Peacocking: style, superficial, or self-expressive?

Peacocking is an illustrious, time-honored tradition. It is the refuge of the elaborate, the joy of the stylish, and at least in popular perception, the bane of the outlier. For so long, the art of dressing up, in an attempt to attract attention, friends, or even sex, has been labeled a sport mainly for the inordinately ordinary, and some say, therefore, the inexcusably mainstream. This is an unfortunate opinion, particularly since stigmatized groups have been doing it better, more often, and for longer than the painfully dull parade of pumps and short skirts, musky colognes and suit jackets that we blindly accept as our most effective example. Peacocking, in it’s purest, pragmatic form, has always been for society’s ‘weirdos,’ that unconventional lot, itching to let their freak flag fly, but of course, not by everyone.

Gay men, before the sex revolution, did it by wearing green carnations in Europe, and red neckties in New York. Swingers self identified by displaying the switch symbol, which depicts two overlapping arrows, on clothing. Ravers, in the mid 90s, signified affiliation by donning hard plastic pacifiers. Today, oddly enough, there is more peacocking going on than ever before, but for a slightly different reason; in a world filled with acceptance, openness and let’s face it, posturing, how can one be sure that individuals are displaying their lifestyle, rather than just flaunting a passing trend, or worse yet, openly mocking a subculture?

Nerds have arguably been the most pronounced in weeding out the ‘baddies’. Driven underground by the latest celebration of blockbuster superhero movies, and dark rimmed glasses, self professed ‘actual’ geeks have resorted to signaling each other through more and more obscure and complex means. Have you ever seen the phrase allons-y crudely hand stitched across a canvas bag? If so, you were in the crosshairs of a peacocking nerd, flexing his or her muscles in the realm of British, cult classic, sci-fi material or more succinctly, genuine fan boy territory. Much the same as a student nervously flashing their home built computer screen as they fire up Linux, or better yet, an ostensible binary code tattoo, inked in pitch black down an unsheathed bicep.

The odd thing is, this type of self-decoration is almost anti-style, a complete offshoot from the cultural appropriators who’ve used similar material ironically to create some form of fashion forward statement. Instead, nerd identifiers are gaudy, confusing and more than a little out there. But for those within the community, they mean something very concrete. It sends the message, that in more normalized language might translate to, ‘Hey, my name is blank, and I like to party.’ Of course in this case, party likely has LAN before it, and a really insane night might just include a Joss Whedon TV marathon, some deep philosophical discussions, couched in references to Half Life three, and Gabe Newell. Yet, as ludicrous as this all may seem, it’s really about taking pride in a legitimate identity.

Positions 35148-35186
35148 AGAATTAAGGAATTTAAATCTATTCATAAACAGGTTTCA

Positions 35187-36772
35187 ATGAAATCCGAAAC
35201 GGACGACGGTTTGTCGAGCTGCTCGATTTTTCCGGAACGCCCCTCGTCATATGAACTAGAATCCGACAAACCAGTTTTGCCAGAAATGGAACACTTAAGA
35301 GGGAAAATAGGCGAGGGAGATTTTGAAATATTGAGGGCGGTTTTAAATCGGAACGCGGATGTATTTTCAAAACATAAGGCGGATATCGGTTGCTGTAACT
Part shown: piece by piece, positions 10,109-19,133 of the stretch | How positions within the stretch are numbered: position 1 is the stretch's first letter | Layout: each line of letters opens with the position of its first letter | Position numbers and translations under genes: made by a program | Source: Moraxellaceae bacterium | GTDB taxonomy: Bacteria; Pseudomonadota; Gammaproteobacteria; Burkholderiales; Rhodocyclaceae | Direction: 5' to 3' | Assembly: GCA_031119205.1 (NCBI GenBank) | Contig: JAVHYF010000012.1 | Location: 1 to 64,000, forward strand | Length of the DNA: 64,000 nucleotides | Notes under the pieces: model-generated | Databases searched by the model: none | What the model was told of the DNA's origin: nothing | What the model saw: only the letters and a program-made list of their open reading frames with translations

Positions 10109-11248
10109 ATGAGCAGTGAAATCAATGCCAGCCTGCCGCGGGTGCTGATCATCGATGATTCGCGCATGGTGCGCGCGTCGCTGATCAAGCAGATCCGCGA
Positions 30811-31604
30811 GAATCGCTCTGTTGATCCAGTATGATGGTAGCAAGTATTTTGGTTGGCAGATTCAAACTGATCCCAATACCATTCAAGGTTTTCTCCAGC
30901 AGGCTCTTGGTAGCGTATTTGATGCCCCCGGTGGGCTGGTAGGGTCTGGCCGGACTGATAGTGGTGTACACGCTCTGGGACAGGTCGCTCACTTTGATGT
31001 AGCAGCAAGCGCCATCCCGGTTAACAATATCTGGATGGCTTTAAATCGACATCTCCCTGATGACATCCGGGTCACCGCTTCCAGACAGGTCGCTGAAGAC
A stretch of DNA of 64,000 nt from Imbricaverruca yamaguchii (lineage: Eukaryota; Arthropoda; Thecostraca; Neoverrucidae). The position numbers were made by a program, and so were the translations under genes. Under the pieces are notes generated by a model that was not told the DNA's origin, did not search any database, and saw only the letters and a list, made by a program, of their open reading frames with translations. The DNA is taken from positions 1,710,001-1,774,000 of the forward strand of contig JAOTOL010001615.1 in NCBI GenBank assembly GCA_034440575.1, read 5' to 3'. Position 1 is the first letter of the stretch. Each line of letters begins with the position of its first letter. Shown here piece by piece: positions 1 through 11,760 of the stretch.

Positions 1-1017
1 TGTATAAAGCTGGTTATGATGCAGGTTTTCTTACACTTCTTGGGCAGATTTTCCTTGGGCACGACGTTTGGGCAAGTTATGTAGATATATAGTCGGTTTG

Goths, punks, and all forms of radicals are in the same boat. With combat boots in every fashion magazine, from Vogue to Elle this season, clinging ‘authentically’ to that identity is becoming more and more difficult. Even funky hair is being cooped, with bubblegum pop princess, Katy Perry dying her locks vibrant neon’s. It makes one wonder, how truly subversive this act is? So, to retaliate, tattoos have been growing bigger, and more visible, Sex Pistol t-shirts have been replaced with the more obscure The Smiths, and surface piercing, even on the nape of the neck, have really caught on. While once considered badass, and slightly terrifying, being alternative is a lot softer nowadays with everyone hoping on the bandwagon. So what is considered different has grown more extreme out of necessity. The ye old days of punks receiving dirty glare after dirty glare, being screamed at from moving cars, and turned away from employment, have been replaced with a world of former cheerleaders turned ‘edgy’ scenesters, praying that a nose ring and purple highlights will somehow bestow on them a semi interesting personality and some street cred. The woman with two full, gothic tattoo sleeves, and a shaved head however, it’s safe to say, isn’t playing.

Possibly the least likely group currently dealing with this dilemma, is social activists. With the rise of ‘slackdivism’ – otherwise known as lackluster social media advocacy – there’s been a real scramble to differentiate between people who like helping, and people who like to look like they like helping. So while service and conscientious living were always considered painfully uncool, media attention and school wide campaigns to make them desirable traits means it’s very hard to separate the boys from the men anymore. Actual advocates have had to get pretty creative, and most have gone guerrilla, with shirts from local charitable organizations in their wardrobe, a few occupy patches from the marches they attended, and a roster full of obscure but heart breaking issues on the tip of their tongues. They don’t over saturate their Facebook pages with cause celebs, and hopefully they’re not still going on about Kony 2012. They don’t display their service, or flaunt their connections. They may not look as flashy as the kid with a 30-dollar PETA shirt; but when it comes right down to it, that isn’t the point, is it?

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